On June 27 2019, the Institutional Limited Partners
Association (ILPA) issued the third version of the private
equity principles (principles). The principles continue to
reiterate that the essence of an effective private equity
partnership is built on the alignment of interests, governance
and transparency; however, this third version also addresses
Over the past few years, local pension funds and insurance
companies have been increasing their requirements for investing
in a fund, basically based on ILPA principles. Therefore,
understanding how the third version of the principles applies
to the Colombian private equity industry is crucial for a
general partner (GP) interested in raising money from Colombian
limited partnerships (LPs).
The principles strongly encourage joint and several
liability of individual GP members. In Colombia, regulations
foresee the liability of the GP, and a joint and several
liability with GP members is not established by law in Colombia
and is not the standard. However, in cases where the GP is a
brand-new company, it would be possible to agree on a several
liability with a substantial parent company.
On another issue, the principles recommend that LPs consider
the application of key person provisions following the
investment period, since the harvest period is critical for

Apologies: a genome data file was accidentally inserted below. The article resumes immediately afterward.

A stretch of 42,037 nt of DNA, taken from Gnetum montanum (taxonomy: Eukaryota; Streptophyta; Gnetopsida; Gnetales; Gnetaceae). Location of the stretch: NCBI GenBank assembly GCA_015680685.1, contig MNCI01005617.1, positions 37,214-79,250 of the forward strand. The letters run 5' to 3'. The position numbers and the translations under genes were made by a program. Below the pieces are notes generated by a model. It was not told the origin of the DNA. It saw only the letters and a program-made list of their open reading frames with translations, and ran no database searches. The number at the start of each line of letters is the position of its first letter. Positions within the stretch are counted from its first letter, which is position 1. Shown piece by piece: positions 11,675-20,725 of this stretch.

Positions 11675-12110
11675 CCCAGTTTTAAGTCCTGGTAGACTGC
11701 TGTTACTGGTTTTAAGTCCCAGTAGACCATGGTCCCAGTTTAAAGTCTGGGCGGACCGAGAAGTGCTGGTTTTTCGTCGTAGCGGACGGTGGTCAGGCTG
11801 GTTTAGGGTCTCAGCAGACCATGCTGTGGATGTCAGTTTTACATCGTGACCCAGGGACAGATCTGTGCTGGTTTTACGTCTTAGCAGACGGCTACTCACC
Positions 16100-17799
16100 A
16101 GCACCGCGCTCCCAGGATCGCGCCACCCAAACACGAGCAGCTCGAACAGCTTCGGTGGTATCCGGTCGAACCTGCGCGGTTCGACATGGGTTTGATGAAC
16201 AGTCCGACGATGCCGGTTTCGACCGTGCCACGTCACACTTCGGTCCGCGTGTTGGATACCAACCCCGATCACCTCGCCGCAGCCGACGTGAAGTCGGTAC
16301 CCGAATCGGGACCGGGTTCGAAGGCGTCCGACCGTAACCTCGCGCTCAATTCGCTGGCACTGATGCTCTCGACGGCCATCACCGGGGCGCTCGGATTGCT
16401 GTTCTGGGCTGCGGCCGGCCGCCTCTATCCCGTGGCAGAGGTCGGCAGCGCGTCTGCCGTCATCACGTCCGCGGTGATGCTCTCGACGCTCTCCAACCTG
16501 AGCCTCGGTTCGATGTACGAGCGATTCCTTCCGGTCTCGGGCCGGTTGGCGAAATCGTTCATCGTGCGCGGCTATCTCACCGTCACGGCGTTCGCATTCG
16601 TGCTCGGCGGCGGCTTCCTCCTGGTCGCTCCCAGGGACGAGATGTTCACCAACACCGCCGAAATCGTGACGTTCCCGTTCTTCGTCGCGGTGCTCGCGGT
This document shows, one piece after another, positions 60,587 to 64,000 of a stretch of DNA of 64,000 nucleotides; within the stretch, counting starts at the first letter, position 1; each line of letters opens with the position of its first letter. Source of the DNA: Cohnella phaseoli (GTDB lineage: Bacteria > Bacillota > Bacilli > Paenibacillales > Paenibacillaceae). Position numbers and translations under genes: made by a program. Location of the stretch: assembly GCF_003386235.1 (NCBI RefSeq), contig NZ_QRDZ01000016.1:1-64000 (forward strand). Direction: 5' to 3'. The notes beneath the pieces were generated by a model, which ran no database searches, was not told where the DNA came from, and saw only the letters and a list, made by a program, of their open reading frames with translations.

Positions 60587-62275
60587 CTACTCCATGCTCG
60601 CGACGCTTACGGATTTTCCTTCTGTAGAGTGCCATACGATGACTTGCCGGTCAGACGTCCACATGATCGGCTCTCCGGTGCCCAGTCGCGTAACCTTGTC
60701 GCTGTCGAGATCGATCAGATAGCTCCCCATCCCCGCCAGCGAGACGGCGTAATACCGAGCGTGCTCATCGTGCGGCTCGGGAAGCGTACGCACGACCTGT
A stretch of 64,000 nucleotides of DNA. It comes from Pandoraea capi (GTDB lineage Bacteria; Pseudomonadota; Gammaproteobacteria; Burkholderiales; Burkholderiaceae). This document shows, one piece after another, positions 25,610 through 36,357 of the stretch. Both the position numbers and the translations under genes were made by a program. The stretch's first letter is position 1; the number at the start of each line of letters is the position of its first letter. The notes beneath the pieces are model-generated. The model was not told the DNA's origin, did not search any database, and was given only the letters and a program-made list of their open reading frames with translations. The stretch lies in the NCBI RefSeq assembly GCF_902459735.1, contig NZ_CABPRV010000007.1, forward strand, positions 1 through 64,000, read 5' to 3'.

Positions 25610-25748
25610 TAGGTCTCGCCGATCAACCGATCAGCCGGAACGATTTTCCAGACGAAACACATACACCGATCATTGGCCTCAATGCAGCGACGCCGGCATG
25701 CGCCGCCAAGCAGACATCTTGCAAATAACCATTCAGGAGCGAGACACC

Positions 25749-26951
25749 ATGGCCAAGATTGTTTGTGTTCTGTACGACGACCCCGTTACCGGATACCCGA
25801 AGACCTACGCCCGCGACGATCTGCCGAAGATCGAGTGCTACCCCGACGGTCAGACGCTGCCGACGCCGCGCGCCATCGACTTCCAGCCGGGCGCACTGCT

investments. Local regulations do not provide any specific
rules on this matter, but usually the local industry agrees on
regulating consequences in cases where a key person is absent
after the investment period.
Another relevant point is that the ILPA provides that the
fund's term should be limited to a maximum of two extensions.
Colombian regulations do not set forth a maximum term. It is
the LPs that determine the term of the fund and the number and
length of the extensions. Pension funds and insurance companies
cannot accept in-kind distributions; therefore, the term of the
fund would depend on the liquidity of the assets and more
importantly on the exit plan developed by the GP.
In conclusion, although the principles try to reconcile both
the LPs' and GPs' interests, LPs should be open for
negotiations since the application of these best practices is
not mandated by local regulations; likewise, their application
is not yet a mandatory local standard by virtue of some
differences that exist between these practices and the
investment regime of local institutional investors.